When something is posh it is luxurious, stylish, pretentious, one of the good things in life associated with wealth and high social status. Its origin is not known for certain, but the best guess is that it comes from a 19th century slang term for money that in turn is taken from a Romani (Gypsy) word.

That Romani word is påš, meaning half. It’s used in various forms like the Welsh Romani påš xåra, or half-penny, or the Angloromani posh-hórri. The English slang use of posh to mean money appears as early as 1830 in the records of court proceedings. From the Sessions Papers of the Old Bailey from that year:

He had not got the posh (which means money) yet.

From the sense of money developed the sense of someone with money. Barrère and Leland’s A Dictionary of Slang, Jargon and Cant 1888–90 glosses posh as “a dandy.” As does Farmer and Henley’s 1902 Slang and Its Analogues.

Posh, meaning upper-class, is definitely in existence by 1915. From Blackwood’s Magazine of that year:

Posh may be defined, very roughly, as a useless striving after gentlemanly culture.

There is a possible older citation in the sense of stylish. P.G. Wodehouse’s 1903 Tales of St. Austin’s contains the following line:

That waistcoat...being quite the most push thing of the sort in Cambridge.

It’s not certain what word is intended here. Was Wodehouse using another slang term? Did he mean posh, but just get it wrong? Did an editor, unfamiliar with the term, change what Wodehouse wrote? Later editions of the work often amend the line to read posh. In any case, it seems likely that Wodehouse’s usage is related to posh, but we can’t be certain.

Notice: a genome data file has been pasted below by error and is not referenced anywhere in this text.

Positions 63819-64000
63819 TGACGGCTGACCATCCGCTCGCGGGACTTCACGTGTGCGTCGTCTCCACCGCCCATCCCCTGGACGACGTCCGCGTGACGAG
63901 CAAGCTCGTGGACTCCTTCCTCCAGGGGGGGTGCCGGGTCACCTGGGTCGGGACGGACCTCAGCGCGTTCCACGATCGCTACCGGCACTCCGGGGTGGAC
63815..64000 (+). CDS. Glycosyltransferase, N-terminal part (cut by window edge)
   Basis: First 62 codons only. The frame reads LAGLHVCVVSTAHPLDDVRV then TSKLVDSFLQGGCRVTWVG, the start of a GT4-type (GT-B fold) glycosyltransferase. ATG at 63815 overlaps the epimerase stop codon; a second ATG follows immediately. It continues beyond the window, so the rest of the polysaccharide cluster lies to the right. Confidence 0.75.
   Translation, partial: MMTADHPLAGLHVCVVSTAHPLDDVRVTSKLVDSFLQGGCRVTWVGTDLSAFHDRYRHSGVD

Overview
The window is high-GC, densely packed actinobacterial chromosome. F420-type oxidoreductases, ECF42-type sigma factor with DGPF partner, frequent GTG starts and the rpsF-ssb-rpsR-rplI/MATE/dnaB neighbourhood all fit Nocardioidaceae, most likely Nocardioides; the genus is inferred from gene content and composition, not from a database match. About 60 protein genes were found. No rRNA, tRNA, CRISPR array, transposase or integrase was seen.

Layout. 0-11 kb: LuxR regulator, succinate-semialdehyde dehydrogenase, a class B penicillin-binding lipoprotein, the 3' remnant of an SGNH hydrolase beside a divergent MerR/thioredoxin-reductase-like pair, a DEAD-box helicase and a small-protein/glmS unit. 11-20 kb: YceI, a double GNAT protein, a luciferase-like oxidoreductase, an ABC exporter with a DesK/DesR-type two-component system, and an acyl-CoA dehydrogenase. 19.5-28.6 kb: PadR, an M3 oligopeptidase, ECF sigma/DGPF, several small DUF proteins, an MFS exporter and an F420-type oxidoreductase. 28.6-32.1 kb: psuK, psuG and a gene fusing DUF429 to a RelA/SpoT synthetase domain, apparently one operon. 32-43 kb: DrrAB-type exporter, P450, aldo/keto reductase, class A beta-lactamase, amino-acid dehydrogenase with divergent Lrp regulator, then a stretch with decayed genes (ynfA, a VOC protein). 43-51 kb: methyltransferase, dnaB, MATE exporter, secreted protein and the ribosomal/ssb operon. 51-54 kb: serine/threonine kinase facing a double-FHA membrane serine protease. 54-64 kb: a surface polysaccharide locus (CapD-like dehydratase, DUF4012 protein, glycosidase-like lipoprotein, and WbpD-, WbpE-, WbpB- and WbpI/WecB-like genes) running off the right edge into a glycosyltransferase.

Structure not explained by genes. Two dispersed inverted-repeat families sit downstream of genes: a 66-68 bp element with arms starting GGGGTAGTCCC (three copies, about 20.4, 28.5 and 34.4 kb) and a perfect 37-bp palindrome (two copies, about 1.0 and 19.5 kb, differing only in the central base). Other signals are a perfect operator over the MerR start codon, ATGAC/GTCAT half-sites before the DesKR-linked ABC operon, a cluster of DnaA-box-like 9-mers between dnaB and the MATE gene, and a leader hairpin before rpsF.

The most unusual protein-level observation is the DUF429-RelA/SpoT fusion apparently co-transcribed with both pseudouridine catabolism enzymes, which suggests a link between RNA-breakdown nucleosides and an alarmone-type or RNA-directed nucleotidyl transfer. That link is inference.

Of course, we can’t leave the discussion of posh without touching on the apocryphal acronymic origin. Popular etymology has it that the word is an acronym for Port Out, Starboard Home. Supposedly, this acronym was printed on first-class tickets issued by the Peninsular and Oriental Steam Navigation Company going from England to India. The port side on the trip out would have the coolest cabins (or alternately the cabins with the best view). The same would be true of the starboard cabins on the return trip. From this origin, sprang the usage of the term meaning swank, elegant, or fashionable. Unfortunately for this excellent story, no tickets with Posh stamped on them have ever been found and company records reveal no sign of the phrase. And this explanation doesn’t even appear until 1935, well after posh was established in the language. It is clear that this explanation was invented after the fact to explain the strange word.

(Sources: Oxford English Dictionary, 3rd Edition; Merriam-Webster New Book of Word Histories)

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